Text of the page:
The wine writer as rebel
[I wrote this last Saturday at the Wine Writers Symposium. Some stuff had popped up, and I was thinking along these lines.]
Outcast. Outlaw. Non-conformist. Punk. Exile. That’s the wine writer. We don’t quite fit in, we [anachronism alert!] ink-stained wretches of the Fourth Estate.
We’ve always been the outsiders, the gadflies and goads who pin-prick the powerful and bring them down to earth, if necessary, with a healthy dose of truth. Next time you’re in a conclave of movers and shakers, with their Armani suits, shiny Tag Heuers and perfectly coiffed hair, look around. That slightly unkempt fellow lurking uneasily at the edge of the room, there physically but not quite included, in his worn old corduroy sports coat, shirt worn for the second day in a row, and in need of a shave, is probably a reporter.
We don’t play the game their way. We play it ours. Even as we break their rules, we ask them — politely, respectfully, and with as much good humor as we can muster — to abide by ours. We are rebels, but we are not rednecks.
The reporter always has had this role, which is why the powerful loathed them. “If one morning I walked on top of the water across the Potomac River,” complained Lyndon Johnson, “the headline that afternoon would read: ‘President Can’t Swim.’” “Four hostile newspapers are more to be feared than a thousand bayonets,” Napoleon concluded. Left unchecked and unaccountable, the powerful will be corrupted, sometimes without even knowing it. Wittingly or unwittingly, they cut a corner here, overlook a detail there, allow things to slide. Winemakers and winery owners are the power elite in this industry, our Kings and Generals, god-like but not omniscient. They make mistakes, have blind spots, play games. They will tell us how great their wine is and dare you to contradict them, and if you are diffident, they will have got you. It is the role of the wine journalist to tap the errant winemaker’s shoulder and say, “Ahem, excuse me, I hate to tell you this, but…”.
Reminding a winemaker that he has produced something mediocre is a needed task, but never a pleasant one. Telling truth to power should be done with the utmost humility, as well as strength. There are constant temptations to be co-opted by the very system you are sworn to cover. Satan will take you to the mountaintop, show you the power and glory, and whisper, “It’s all yours, my child. Just give me your soul.”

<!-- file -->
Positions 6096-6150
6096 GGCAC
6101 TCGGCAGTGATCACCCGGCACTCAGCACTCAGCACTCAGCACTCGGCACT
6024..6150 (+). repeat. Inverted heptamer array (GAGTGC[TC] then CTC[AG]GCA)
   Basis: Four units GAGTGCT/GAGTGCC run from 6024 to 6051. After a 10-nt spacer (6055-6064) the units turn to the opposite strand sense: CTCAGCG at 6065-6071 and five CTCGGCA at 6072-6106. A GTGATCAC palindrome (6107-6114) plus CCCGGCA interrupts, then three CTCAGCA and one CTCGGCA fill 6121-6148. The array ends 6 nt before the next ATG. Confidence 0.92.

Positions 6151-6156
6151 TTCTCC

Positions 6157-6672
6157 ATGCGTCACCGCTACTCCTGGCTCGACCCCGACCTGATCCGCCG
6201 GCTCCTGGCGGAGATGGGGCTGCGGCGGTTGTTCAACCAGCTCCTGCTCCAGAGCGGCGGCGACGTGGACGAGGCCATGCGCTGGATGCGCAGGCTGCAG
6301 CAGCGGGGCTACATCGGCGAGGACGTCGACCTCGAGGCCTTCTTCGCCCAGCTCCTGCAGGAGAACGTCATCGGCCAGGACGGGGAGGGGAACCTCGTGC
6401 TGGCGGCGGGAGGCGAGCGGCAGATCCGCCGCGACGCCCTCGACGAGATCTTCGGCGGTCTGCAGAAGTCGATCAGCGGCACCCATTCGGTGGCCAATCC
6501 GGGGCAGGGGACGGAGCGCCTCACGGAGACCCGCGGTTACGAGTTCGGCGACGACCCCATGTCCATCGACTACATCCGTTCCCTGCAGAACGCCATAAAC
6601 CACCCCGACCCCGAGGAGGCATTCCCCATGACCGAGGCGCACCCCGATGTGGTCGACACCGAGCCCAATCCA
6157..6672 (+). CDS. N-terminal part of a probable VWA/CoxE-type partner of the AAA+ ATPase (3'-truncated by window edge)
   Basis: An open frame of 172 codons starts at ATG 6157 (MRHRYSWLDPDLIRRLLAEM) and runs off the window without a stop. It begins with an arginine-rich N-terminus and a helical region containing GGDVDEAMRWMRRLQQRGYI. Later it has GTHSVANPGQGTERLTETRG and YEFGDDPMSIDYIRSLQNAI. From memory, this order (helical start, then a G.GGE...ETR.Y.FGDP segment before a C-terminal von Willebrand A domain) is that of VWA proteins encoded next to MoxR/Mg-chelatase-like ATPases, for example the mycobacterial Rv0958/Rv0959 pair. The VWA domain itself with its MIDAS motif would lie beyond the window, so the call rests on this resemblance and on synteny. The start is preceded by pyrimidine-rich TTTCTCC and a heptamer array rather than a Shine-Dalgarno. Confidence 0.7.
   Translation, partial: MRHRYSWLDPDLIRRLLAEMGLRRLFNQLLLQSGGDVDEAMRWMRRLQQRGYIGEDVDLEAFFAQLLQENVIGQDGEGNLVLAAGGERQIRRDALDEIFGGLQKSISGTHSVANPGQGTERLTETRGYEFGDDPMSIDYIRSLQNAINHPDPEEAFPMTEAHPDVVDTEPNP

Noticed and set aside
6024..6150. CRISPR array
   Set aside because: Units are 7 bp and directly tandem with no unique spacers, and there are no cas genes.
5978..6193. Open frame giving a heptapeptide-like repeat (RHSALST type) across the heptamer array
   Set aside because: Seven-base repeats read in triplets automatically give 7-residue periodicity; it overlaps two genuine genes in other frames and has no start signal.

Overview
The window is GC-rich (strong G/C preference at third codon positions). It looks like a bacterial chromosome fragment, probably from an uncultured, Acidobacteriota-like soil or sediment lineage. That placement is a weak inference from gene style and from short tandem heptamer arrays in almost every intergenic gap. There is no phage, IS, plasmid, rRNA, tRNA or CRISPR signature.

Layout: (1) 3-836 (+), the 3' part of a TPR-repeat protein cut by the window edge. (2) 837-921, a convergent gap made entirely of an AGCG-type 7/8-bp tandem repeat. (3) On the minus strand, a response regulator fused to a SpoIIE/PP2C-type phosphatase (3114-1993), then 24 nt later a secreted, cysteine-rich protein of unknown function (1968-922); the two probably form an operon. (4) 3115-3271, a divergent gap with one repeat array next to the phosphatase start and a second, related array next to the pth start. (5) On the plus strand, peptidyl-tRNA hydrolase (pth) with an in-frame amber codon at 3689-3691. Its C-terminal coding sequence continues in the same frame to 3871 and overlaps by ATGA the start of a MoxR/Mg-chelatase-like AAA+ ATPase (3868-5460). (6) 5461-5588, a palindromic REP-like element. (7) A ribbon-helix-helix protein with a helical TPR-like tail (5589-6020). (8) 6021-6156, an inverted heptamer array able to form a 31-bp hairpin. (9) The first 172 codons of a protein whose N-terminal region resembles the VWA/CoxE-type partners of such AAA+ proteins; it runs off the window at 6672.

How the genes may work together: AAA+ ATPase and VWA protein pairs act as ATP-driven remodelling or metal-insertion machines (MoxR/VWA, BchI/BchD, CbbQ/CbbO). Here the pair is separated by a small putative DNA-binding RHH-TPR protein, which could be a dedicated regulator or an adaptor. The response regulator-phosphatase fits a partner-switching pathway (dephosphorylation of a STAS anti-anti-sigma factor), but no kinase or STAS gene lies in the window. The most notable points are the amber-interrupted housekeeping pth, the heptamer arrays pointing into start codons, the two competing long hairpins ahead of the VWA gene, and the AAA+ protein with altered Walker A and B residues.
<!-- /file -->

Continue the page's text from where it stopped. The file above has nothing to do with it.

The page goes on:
Which the wine writer must never allow. He holds back when traveling in the inner sanctums of the industry. Keeps something in reserve, never allowing himself to become too assimilated. Yet he is only human, and craves companionship. Where does the wine writer fit in? In the fraternity of other wine writers, who alone can understand. We inhabit the writer’s Zeitgeist. With them our weltanschauung is cooperative. At the wine writers symposium, alone among ourselves, without the distracting presence of winemakers or P.R. agents, we were able to see the untruth of Thomas Jefferson’s dictum
Advertisements contain the only truths to be relied on in a newspaper
as we struggled intellectually and morally to figure out how to tell the truth through words in the fairest possible way. We may not have come up with the answer, but our very struggle testified to our sincerity.
I sometimes try, though, to see us through the eyes of winemakers and winery owners. They view us, I think, as exotic beasts. Deep down inside, they’re a little afraid of us. We can, after all, with a keyboard stroke help their bottom line, or hurt it. We wine writers keep winemakers on edge.
I quoted Napoleon above. Here is the rest of his quote: “A journalist is a grumbler, a censurer, a giver of advice, a regent of sovereigns, a tutor of nations.” He meant this as reproval. It was, in fact, praise.